Gelatin films had the nice advantage of not exploding, but we photographers apparently just can’t leave exploding stuff alone. Especially nitrocellulose, there’s just something about guncotton that apparently attracts us. Way back in 1855 Alexander Parkes discovered that if you could dissolve your guncotton in camphor (instead of ether and alcohol) you got a thick gel that you could mold into almost any shape, which would then dry to a strong solid. By some definitions, this was the first plastic.

Being a modest man, Parkes called the substance Parkesine and started a company to manufacture and market it. Probably because of the awful name, he went bankrupt. He gave his patents to a friend, Daniel Spill, and apparently also sold them to John Hyatt, who had also independently developed a similar substance and also patented that. Both men went on to successfully market the same product as Xylonite and Celluloid, respectively. They both were successful, made lots of money, and entertained themselves by suing each other over patent rights for the next decade.

Hyatt’s first use of celluloid was the manufacture of billiard balls (I know what you’re thinking, but really this does have some relation to photography. Hang on for a minute.) Until that time billiard balls were made of ivory which made them rather expensive (this was way before PETA and the EPA, so expense was considered the only drawback to ivory billiard balls). Celluloid billiard balls were wildly successful and billiards moved from the parlors of rich men to taverns and sleazy corner pool halls where we enjoy it today. Celluloid billiard balls did have a downside, however. Celluloid is still largely made from nitrocellulose (guncotton), so if you hit the balls a bit too hard . . . .

The photographic world also saw the potential in celluloid and both George Eastman’s Kodak Company and a gentleman named Hannibal Goodwin patented methods for making photographic film on flexible sheets of celluloid. By 1889 Eastman had developed commercial roll film and along with Thomas Edison’s invention of the Kinetoscope in 1891 and Louis Lumiere’s Cinematographe in 1895, motion pictures were born. Mr. Goodwin, unfortunately, did not get the patent for his invention until 1898. He started his own film company, but died before he began production. His heirs did quite well, however, suing the Kodak company for patent infringement and receiving the amazing sum of $5,000,000 in 1914. Of course, by that time, writing a check for $5,000,000 was petty cash for Kodak.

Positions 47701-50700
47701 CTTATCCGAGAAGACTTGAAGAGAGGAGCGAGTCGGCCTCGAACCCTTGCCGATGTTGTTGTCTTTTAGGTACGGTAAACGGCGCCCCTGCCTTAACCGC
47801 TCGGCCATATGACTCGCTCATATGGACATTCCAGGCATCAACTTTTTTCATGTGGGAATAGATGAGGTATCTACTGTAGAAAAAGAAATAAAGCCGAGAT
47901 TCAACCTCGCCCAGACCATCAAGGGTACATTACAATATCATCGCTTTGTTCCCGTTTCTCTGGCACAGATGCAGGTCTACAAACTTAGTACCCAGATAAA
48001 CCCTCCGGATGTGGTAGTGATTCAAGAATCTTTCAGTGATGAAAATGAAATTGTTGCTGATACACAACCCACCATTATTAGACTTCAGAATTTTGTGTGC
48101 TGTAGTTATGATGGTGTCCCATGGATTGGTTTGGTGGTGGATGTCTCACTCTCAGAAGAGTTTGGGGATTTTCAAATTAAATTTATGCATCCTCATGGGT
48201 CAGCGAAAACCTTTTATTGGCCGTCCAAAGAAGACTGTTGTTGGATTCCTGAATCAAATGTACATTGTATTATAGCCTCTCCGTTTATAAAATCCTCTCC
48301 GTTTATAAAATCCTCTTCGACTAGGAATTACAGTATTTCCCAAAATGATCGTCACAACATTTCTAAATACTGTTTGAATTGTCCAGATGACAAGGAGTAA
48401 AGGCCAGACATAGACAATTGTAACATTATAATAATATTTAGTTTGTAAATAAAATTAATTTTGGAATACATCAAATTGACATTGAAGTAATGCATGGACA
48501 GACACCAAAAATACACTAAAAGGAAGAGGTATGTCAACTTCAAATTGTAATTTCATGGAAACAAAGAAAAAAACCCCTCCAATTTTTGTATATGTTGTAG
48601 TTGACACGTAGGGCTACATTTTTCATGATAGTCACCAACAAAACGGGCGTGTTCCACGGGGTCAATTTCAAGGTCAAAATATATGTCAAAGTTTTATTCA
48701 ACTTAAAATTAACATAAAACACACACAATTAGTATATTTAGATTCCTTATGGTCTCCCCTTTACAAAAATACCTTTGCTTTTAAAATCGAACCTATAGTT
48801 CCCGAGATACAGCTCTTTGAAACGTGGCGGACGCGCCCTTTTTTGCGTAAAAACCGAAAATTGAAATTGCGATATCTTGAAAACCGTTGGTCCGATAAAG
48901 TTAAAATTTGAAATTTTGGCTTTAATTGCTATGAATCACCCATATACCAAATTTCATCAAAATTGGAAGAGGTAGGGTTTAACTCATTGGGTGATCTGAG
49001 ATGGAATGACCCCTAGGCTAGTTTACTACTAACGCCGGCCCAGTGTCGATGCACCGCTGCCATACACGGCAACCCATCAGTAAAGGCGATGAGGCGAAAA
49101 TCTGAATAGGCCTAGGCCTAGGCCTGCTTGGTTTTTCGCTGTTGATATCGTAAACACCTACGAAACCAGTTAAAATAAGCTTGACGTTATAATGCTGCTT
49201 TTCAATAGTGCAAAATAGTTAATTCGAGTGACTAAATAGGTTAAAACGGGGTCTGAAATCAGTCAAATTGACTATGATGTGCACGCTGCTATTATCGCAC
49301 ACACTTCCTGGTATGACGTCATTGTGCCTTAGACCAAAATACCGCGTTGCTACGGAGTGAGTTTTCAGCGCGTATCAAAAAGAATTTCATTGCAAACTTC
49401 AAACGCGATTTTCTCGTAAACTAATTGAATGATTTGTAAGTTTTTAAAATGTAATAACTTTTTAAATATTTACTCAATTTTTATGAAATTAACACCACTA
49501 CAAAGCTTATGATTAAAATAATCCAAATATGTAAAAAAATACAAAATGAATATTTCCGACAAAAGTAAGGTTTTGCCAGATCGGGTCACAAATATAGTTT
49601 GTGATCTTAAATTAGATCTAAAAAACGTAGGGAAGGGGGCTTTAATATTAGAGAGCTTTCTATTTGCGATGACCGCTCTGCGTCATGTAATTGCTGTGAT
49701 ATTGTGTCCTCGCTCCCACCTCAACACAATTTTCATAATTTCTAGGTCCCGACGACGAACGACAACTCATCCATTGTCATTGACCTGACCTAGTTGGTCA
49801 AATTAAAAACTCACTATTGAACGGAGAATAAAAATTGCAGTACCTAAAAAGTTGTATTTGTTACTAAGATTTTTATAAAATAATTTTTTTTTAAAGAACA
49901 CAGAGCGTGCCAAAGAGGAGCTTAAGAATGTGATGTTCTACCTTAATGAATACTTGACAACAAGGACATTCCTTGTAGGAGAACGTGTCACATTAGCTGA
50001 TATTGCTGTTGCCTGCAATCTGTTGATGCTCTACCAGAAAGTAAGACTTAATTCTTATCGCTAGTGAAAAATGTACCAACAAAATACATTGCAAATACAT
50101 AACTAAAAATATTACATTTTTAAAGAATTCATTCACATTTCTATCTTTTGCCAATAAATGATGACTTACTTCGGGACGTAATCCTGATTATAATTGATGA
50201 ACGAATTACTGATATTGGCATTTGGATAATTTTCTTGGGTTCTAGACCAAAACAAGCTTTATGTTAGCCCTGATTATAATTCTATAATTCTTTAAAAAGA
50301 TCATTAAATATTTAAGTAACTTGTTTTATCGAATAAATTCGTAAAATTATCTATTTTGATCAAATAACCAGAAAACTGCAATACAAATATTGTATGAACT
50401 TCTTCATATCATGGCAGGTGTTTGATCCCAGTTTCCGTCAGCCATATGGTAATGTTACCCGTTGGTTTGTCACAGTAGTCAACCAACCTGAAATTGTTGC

Unfortunately, however, history does tend to repeat itself. Once again, photographers were playing with stuff made from nitrocellulose, and once again, bad things would happen. In 1897 the celluloid film being shown in a Paris movie theatre caught fire, burning the theatre to the ground and killing 120 patrons. This caused some countries to require that movie theaters line projection booths with tin and lock the projectionist inside so if the film burst into flames, there was no chance of the fire spreading. I assume this is when projectionists started getting paid more than the kids selling popcorn.

Safe Film and the End of Nitrocellulose

Despite it’s risk, celluloid film had so many advantages that it was the main type of photographic and motion picture film used until the 1930s. A different, but similar, chemical, cellulose acetate had been developed in 1904 and the Kodak company actually bought patents and manufactured film from it as early as 1908. It was more expensive than celluloid film and a bit more difficult to work with, so it was not particularly successful. It became easier to manufacture and less expensive in the 1920. Marketed as ‘safety film’, because it would melt, but not burn, when exposed to fire, cellulose acetate had largely replaced flammable celluloid by the 1930s. The ‘celluloid’ name remained in common use for decades, however.